Cannes was overrun again by self-appointed media experts and self distribution gurus giving talks and pressing flesh all over the festival. Interestingly, I met one such person whose life-style has been funded by talks all over the world for the past three years. Interestingly enough, this person has just under 500 Twitter followers. I'm no media expert, but see how many more followers at the Raindance Twitter profile! Am I bitter? No - just bemused at the sight of the blind leading the blind.

I go to Cannes to meet people face to face. And to meet new people. I track down people I want to meet 3/4 weeks ahead of time on www.cinando.com (yes it is expensive, but very accurate and powerful). I am still regularly trading and collaborating with people I met at my first Cannes in 1995. And hope to work with new and talented filmmakers I met this year.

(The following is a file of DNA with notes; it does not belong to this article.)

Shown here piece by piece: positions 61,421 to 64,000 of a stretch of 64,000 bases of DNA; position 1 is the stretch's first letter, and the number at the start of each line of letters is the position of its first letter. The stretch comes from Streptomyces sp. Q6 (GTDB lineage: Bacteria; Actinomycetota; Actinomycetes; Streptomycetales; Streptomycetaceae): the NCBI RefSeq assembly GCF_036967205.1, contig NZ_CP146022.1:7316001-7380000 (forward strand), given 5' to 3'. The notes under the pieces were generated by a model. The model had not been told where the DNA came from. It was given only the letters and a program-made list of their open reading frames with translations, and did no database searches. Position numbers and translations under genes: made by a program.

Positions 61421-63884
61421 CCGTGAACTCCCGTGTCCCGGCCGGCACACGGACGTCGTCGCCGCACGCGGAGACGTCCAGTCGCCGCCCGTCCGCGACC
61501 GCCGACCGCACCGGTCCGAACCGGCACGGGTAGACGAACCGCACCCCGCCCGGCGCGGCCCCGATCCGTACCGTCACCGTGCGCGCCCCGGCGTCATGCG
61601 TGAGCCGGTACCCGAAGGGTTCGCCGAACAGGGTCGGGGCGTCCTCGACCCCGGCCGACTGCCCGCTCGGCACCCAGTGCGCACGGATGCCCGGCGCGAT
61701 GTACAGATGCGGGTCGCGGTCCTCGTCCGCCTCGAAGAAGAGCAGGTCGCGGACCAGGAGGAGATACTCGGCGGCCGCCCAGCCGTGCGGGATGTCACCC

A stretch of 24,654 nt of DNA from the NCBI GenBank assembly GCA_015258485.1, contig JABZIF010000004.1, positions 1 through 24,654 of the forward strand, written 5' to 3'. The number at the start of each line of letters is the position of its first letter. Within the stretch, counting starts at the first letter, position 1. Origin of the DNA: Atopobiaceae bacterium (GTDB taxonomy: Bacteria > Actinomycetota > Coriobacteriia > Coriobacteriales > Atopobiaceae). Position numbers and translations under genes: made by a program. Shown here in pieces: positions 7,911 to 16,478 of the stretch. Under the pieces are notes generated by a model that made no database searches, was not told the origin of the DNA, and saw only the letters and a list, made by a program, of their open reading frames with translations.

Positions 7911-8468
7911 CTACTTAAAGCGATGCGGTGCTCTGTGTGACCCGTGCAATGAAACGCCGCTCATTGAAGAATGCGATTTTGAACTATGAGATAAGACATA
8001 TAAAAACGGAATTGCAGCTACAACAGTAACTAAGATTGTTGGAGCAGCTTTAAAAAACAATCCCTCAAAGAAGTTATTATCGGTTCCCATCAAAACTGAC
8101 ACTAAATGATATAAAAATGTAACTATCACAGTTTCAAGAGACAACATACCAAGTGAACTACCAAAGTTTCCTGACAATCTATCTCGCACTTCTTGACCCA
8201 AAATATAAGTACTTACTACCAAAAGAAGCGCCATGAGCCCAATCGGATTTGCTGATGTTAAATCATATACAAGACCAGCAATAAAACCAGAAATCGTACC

Maybe one of them is you!

Your Comments Please

Hi, I was in Cannes for a screening of my feature REBELS WITHOUT A CLUE.
While in Cannes I have various meetings.

One meeting was with a large US sales/distribution company.
They informed me; Sci-Fi and Fantasy is "in".
Horror is over-saturated.
Romantic comedy is dead in the water unless it has major talent.
Family films still sell.
Ian Vernon


In a conversation I had with a sales agent, I was told "historical action" is the hot selling genre.  

Doug Smith


This year was my first Cannes and I went on a bit of a busman's holiday. I had nothing to sell, no meetings arranged and nobody I particularly wanted to meet.

It made for a really relaxed enjoyable time spent reading the free film mags in the sun on the beach, flitting off to watch a movie if I felt like it, touring the market halls and seeing how to (and how not to) do it, and talking to some really nice genuine people.